Name: Stevie Johnson
Profession: Higher education administrator, professional disc jockey and doctoral student
One Word That Describes You: Sedulous
What does being one of the BEMM 100 Men of Distinction mean to you?
Being a BE Modern Man means that more work needs to be done by our extraordinary group. Although I’m appreciative of the honor, a BE Modern Man means nothing if I’m not creating more extraordinary youth that will follow me, while helping them to find their identity and appreciate the skill-set and experiences that they bring to society. A BE Modern Man is a holistic change agent.
What are some examples of how you turned struggle into success?
I was diagnosed with scoliosis when I was 10 years old. Growing up, I was involved in various sports, and believed that I would be a professional athlete. Sports were my life, and I didn’t focus nearly enough on my academics. At the age of 15, the curvature of my spine was so severe that I had to have surgery, and I ended up sitting out of all sporting activities for a year. Although I was hurt that I couldn’t play sports, I learned the true significance of education and found myself looking at life from a different perspective. I ended up graduating from high school at the top of my class, and I was the first in my family to graduate from college. When I was young, I never really understood why I was going through certain things, but reflecting on it now, had I not, I wouldn’t be where I am today.
What is an important quality you look for in your relationships with others?
An important quality that I look for is consistency. I’m an individual who is very detailed-oriented and can be defined by some as a devil’s advocate, simply because I ask questions to make sure what my role is for any task. As a result of figuring out my duties, I look for individuals that will be committed to their word or mission of the group/organization, while continuing to push me to greater heights. My circle of friends is pretty small, because I value time. The more I can surround myself with hard-working, creative, and forward-thinking people, the better off the relationship will be.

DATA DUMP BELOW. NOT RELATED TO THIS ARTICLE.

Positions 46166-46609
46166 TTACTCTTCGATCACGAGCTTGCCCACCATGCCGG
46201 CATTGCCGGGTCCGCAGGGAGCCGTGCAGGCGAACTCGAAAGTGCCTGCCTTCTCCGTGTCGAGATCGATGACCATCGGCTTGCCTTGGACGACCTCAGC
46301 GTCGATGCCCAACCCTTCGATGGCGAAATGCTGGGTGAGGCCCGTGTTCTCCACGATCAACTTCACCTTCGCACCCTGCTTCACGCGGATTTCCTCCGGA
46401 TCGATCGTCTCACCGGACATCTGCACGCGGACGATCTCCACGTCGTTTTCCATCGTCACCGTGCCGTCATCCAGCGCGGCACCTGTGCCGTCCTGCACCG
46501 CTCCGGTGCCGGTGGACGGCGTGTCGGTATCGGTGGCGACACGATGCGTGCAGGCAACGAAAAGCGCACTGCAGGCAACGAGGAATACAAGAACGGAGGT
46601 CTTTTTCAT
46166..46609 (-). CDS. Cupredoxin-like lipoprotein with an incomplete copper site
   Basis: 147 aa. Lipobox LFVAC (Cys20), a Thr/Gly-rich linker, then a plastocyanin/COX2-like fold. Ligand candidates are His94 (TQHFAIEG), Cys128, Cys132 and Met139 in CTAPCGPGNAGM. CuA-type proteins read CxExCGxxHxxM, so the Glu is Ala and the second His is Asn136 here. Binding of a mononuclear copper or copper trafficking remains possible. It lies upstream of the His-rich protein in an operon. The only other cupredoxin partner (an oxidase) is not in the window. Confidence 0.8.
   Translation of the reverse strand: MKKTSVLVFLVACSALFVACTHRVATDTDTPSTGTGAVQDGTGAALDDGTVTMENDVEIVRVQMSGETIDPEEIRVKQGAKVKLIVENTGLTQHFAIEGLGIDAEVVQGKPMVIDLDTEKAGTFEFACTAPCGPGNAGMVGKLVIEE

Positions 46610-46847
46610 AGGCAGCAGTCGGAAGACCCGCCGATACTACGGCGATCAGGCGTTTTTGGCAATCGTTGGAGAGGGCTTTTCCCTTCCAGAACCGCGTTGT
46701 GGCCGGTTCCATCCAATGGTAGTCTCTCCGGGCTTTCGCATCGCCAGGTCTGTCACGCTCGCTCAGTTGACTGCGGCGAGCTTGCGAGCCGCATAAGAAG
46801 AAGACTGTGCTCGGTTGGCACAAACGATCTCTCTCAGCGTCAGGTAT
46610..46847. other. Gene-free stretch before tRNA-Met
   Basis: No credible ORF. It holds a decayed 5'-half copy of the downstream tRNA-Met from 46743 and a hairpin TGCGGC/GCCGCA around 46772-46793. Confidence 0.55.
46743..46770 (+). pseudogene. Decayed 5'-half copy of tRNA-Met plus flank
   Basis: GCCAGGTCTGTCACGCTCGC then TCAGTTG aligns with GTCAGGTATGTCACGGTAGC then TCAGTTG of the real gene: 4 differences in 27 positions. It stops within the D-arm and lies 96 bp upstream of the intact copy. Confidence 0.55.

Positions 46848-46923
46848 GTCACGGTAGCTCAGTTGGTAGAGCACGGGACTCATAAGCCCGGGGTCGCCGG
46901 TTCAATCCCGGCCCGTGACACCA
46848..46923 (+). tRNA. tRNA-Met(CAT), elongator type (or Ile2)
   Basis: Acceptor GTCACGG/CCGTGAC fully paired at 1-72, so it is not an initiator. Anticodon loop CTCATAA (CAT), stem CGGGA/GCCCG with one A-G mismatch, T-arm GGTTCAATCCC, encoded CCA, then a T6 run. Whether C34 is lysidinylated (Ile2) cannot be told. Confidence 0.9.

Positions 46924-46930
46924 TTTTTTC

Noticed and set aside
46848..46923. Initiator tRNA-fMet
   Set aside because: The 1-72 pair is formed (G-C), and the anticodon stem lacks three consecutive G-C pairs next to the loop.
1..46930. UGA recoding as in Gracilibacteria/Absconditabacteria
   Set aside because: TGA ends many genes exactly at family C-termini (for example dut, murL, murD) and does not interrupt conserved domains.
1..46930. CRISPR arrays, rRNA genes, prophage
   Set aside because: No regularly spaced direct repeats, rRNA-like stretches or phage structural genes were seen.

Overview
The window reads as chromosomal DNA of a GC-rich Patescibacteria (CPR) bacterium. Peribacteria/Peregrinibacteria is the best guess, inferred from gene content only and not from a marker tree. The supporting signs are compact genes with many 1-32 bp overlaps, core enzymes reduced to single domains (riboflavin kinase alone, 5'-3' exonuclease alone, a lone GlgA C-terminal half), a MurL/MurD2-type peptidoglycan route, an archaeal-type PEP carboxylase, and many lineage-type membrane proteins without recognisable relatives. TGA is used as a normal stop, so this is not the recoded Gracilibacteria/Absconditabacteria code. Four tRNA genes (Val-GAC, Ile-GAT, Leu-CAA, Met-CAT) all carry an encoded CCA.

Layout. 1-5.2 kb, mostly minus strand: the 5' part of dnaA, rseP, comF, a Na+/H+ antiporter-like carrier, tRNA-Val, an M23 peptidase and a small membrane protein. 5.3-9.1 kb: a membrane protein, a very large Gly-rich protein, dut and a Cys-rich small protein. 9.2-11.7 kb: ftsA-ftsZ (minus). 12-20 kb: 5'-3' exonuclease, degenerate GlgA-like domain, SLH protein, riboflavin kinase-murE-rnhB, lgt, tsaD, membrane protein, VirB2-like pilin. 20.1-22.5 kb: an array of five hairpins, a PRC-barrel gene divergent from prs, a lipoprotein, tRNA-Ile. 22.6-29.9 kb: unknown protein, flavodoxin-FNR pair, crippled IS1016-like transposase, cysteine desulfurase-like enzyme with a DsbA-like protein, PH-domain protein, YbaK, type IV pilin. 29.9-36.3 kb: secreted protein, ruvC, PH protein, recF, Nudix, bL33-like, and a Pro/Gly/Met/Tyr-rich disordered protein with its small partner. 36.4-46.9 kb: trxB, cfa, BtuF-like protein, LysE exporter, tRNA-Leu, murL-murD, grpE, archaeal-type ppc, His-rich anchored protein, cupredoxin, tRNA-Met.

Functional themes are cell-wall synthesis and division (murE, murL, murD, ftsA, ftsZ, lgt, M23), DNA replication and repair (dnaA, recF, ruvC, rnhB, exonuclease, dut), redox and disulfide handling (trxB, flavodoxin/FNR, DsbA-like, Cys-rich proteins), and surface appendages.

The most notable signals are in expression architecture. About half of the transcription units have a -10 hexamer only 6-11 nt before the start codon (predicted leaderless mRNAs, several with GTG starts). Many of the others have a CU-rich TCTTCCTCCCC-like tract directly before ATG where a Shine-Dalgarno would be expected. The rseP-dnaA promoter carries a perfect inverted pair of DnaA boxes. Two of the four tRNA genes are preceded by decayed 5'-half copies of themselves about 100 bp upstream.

What are some immediate projects you are working on?
As co-founder of the Black Male Initiative at the University of Central Oklahoma, I am faced with huge obstacles to make sure that African American males graduate from college. The Black Male Initiative was created to address the retention and graduation rates of African American men at the University of Central Oklahoma. The nucleus of the program are the cohort classes in which all incoming black males take together, and there is peer mentoring between the Black Male Initiative freshman and the upperclassman who serve as fellows. Tuition waivers are available to assist students in their academic pursuits, and there is intentional and tenacious monitoring of student social and academic success.
Although just in place for two years, the program boasts great success with a 70% retention rate versus 48% retention rate for first-time, full-time black male students at the institution. We have also seen a grade point increase of +12% compared to students who are not in the program. As a result, the program has continued to expand its reach to include more students.
I wake up every morning realizing that I can positively change the lives of our young brothers. I was once them and understand that individuals sacrificed and prayed for me to be in the position that I am in today. I would be selfish by not telling my story and investing in our young people so that they too can realize their purpose.
What is the best advice you ever received?